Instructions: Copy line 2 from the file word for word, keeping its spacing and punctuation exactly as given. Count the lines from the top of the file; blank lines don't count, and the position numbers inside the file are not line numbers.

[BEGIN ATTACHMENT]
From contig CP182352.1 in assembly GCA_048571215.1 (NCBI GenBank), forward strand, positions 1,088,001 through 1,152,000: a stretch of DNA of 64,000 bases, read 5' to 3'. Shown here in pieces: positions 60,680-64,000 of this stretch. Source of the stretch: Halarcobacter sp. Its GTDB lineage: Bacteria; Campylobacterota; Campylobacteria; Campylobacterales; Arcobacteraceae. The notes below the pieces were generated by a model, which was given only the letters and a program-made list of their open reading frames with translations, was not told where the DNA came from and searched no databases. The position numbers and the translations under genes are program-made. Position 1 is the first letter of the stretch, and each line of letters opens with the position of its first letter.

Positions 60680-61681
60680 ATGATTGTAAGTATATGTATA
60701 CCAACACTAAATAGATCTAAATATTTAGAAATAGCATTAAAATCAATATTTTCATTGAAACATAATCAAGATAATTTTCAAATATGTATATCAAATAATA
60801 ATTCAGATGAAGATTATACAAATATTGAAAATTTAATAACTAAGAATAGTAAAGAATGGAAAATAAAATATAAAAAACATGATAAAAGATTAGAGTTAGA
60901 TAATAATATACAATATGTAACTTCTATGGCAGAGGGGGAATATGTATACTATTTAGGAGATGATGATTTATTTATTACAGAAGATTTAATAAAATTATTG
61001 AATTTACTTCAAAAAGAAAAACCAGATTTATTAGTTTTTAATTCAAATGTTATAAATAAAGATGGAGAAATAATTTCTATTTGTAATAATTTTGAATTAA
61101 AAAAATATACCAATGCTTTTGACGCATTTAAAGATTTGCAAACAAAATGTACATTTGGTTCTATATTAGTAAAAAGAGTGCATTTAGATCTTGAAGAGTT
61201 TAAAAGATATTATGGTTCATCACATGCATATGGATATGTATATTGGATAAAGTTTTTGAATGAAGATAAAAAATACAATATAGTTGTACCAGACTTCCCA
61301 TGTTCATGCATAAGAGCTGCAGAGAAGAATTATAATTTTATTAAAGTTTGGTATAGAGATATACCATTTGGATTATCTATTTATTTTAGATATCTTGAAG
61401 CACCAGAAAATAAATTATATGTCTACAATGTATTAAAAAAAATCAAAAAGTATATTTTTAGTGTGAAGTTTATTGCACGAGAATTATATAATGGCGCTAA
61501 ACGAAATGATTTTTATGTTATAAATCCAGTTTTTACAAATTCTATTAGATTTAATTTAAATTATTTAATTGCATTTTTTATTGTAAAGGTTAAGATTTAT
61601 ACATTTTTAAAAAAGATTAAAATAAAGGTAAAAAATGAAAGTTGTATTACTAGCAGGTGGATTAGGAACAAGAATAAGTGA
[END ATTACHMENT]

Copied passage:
Positions 60680-61681